Federal employment laws establish minimum standards that help protect all workers. Employers operating in New York need to follow state and federal law with regard to how they treat their workers. Some of the most important laws protect your right to an appropriate wage for your labor.
Those directly employed by a business will typically fall into one of two categories. Workers with unpredictable schedules and fluctuating income are hourly workers, while employees who receive the same wages every week regardless of how long they work are salaried workers. There are different rules that apply to those working a job with a salary versus those paid on an hourly basis.
Overtime rights can be different depending on which way your employer pays you.
Some salaried workers are exempt from overtime pay
Federal law establishes the right to receive overtime pay if a worker performs more than 40 hours of work in a specific workweek. Overtime wages are at least 150% of a worker’s average hourly hey. Many salaried employees are exempt from overtime pay. Their employers can require that they put in extra work and not increase the pay that worker receives.
However, a salary has to meet a minimum standard for a company to use it as an excuse to avoid paying overtime wages. If your salary is less than $35,658 per year, your income doesn’t reach the federal standard salary level. Unless you make at least $684 per week, your employer still needs to pay overtime wages if you work more than 40 hours in a week.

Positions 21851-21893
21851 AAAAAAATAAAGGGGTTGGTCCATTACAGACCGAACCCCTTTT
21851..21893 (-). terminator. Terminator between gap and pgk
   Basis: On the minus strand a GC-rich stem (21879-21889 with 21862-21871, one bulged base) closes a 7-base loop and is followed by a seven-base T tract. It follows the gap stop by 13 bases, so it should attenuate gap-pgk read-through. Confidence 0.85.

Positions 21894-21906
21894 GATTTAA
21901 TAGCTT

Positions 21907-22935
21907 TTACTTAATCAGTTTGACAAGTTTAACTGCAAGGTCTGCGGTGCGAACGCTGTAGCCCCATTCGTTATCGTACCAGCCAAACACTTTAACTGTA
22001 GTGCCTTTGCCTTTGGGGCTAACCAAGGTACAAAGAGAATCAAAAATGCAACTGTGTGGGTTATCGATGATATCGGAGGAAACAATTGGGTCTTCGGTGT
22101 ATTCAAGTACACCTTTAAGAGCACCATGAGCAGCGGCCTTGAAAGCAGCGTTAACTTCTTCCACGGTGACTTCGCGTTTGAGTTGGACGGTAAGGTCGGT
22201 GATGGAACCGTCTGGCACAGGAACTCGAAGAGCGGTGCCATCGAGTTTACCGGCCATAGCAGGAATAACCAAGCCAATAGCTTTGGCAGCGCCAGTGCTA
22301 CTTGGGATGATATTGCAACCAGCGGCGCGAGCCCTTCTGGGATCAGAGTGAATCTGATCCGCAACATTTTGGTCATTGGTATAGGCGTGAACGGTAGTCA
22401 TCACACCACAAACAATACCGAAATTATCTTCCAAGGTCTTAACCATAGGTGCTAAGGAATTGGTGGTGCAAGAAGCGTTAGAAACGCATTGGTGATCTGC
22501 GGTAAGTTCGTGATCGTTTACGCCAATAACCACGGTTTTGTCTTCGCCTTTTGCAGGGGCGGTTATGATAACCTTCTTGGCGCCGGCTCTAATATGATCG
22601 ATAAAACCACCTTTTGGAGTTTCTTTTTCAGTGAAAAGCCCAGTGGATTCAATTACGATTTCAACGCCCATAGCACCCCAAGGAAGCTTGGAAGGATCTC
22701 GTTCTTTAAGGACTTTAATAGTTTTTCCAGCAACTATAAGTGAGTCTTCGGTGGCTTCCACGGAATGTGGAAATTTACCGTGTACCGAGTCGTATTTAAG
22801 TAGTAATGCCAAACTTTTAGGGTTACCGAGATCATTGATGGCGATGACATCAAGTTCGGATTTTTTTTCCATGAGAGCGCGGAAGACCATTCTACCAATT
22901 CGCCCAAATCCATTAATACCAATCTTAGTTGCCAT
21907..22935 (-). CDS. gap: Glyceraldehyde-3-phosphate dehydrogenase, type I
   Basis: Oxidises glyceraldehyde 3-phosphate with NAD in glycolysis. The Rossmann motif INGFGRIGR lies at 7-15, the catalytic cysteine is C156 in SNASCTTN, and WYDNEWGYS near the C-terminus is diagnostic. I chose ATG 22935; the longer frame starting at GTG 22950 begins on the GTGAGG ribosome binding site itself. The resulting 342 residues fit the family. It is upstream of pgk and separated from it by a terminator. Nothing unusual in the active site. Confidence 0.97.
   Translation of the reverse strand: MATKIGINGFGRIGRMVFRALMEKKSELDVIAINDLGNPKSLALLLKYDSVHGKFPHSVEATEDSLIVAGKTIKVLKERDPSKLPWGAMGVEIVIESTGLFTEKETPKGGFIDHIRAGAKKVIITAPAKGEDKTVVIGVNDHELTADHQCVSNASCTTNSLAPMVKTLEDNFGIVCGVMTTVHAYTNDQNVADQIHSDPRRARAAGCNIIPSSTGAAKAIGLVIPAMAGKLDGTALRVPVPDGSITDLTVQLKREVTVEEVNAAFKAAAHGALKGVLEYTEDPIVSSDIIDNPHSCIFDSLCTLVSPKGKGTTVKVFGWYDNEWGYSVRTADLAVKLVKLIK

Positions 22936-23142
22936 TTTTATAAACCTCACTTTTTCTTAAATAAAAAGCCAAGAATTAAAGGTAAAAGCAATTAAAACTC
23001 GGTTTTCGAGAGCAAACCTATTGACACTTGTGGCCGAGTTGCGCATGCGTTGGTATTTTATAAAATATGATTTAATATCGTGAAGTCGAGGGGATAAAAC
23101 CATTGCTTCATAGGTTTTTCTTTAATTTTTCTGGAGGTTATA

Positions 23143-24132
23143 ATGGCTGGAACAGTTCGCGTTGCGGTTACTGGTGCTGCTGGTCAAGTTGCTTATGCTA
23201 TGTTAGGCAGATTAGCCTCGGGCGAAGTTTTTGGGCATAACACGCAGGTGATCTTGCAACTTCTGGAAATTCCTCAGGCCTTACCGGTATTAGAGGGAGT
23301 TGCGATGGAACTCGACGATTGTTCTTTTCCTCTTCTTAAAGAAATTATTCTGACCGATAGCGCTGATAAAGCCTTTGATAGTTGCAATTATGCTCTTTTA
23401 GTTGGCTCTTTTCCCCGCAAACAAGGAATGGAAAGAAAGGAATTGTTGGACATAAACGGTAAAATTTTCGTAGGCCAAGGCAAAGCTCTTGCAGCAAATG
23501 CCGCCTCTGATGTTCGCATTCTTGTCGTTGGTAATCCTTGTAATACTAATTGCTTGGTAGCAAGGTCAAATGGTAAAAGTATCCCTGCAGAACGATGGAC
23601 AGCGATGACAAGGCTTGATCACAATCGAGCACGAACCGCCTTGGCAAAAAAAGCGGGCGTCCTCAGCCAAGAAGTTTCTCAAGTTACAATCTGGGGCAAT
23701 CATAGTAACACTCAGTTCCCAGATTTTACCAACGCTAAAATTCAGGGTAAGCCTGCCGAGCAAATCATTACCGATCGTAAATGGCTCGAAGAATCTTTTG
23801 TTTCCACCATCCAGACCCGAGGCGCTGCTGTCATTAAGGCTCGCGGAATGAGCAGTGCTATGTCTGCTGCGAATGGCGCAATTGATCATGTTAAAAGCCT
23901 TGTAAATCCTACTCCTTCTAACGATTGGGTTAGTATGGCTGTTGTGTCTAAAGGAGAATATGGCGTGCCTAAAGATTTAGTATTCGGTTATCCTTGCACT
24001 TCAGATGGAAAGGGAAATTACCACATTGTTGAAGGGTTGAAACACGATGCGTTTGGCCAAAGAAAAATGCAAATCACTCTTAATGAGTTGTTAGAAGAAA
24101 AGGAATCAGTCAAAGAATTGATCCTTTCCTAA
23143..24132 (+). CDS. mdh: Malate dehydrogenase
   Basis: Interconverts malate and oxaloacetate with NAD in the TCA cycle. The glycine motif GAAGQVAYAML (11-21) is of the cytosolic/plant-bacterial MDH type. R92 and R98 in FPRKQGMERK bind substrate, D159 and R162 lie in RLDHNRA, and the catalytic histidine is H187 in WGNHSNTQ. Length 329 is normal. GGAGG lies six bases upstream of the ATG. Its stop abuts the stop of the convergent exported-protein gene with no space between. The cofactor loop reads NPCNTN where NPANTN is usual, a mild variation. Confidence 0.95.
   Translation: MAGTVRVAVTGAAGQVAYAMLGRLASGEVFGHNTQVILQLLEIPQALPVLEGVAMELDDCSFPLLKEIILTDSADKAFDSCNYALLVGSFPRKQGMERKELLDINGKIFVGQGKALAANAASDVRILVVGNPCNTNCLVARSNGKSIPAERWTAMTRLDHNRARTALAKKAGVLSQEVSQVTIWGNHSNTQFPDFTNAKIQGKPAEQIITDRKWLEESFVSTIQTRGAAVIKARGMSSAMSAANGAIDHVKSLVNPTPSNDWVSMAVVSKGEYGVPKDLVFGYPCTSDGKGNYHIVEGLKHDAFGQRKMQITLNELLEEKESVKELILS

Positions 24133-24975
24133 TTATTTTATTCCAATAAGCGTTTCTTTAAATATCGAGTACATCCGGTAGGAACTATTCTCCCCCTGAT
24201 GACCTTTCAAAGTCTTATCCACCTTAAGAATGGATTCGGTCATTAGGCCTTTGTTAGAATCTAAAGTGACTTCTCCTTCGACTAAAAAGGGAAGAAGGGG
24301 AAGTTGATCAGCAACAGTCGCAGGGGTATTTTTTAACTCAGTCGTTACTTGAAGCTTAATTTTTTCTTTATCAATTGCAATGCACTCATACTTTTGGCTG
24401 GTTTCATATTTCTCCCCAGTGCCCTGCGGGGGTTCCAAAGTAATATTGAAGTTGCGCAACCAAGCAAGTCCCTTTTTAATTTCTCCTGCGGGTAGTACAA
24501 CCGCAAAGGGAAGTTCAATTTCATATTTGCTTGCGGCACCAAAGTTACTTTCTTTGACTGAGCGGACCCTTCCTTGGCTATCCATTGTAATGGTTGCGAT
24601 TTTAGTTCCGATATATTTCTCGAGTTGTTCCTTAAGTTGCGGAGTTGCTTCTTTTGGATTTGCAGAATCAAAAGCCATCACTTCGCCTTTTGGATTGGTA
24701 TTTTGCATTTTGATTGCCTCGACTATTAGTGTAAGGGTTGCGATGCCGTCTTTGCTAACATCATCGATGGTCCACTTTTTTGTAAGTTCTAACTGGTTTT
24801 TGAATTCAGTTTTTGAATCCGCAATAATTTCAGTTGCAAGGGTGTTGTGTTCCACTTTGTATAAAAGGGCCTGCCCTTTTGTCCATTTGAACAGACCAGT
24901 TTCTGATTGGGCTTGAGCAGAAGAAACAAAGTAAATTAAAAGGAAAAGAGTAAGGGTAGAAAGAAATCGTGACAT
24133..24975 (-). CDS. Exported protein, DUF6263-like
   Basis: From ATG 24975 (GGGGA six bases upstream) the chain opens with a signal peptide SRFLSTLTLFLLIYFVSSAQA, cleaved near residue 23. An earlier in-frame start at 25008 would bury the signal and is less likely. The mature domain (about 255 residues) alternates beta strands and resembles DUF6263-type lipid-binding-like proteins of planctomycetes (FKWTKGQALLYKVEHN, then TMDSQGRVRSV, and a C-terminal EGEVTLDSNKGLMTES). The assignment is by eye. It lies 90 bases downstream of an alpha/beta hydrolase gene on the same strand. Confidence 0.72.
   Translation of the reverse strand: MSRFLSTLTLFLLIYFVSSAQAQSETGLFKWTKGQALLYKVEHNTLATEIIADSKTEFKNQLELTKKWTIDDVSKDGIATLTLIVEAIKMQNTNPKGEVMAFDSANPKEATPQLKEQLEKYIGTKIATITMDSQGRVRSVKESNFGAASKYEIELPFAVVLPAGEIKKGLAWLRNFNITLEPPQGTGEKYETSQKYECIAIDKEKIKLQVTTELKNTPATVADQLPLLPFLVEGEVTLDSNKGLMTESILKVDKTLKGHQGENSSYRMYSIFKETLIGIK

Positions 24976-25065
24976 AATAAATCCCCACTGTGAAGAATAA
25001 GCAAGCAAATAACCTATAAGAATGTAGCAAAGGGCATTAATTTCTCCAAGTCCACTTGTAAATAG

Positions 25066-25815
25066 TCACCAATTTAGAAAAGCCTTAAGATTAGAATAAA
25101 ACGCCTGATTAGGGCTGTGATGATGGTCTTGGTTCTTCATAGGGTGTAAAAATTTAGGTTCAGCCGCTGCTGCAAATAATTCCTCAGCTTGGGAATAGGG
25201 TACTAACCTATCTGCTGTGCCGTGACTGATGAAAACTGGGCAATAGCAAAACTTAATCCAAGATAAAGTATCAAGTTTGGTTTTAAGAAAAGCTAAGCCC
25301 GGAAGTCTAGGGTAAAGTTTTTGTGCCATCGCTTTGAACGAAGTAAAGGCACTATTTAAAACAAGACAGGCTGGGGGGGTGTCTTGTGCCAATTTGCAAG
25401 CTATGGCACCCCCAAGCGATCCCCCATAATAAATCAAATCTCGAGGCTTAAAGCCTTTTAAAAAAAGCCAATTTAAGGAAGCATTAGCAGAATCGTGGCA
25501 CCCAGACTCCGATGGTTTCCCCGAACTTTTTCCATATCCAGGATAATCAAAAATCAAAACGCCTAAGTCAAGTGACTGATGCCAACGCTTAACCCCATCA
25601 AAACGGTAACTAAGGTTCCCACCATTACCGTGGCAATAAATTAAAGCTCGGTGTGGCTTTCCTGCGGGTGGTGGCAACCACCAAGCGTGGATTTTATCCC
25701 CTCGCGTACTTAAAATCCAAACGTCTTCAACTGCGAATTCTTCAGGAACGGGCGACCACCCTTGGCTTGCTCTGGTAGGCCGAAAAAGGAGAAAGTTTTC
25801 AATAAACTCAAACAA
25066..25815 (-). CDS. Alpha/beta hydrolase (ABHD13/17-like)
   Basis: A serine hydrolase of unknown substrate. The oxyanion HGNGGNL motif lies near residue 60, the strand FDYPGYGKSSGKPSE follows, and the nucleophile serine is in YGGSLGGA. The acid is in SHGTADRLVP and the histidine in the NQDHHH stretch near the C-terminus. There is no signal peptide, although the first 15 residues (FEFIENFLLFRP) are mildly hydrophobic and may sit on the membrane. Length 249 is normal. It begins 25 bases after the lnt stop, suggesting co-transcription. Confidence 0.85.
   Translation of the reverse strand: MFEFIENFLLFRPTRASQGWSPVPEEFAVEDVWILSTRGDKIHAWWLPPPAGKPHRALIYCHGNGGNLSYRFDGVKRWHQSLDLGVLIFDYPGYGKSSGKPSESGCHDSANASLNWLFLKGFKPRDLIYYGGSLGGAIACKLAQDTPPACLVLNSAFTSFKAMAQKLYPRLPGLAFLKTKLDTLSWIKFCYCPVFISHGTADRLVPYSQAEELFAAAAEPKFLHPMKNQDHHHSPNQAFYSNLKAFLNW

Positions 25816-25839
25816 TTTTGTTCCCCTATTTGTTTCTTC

What can you do as a worker with a low salary?
If you receive pay on a salary basis and you don’t meet the current threshold for a standard salary, then your employer should pay you overtime if they demand more than 40 hours of work a week. You may need to bring your pay stubs to your employer when asking for the overtime wages that they previously denied you.
You will likely also want to document the issue with your own records kept outside of work. If the company retaliates against you by firing you or just continues to refuse to pay you, then you may need to take them to court to make a claim for your unpaid overtime. Learning about your wage rights can help you hold an employer accountable for not compensating you appropriately.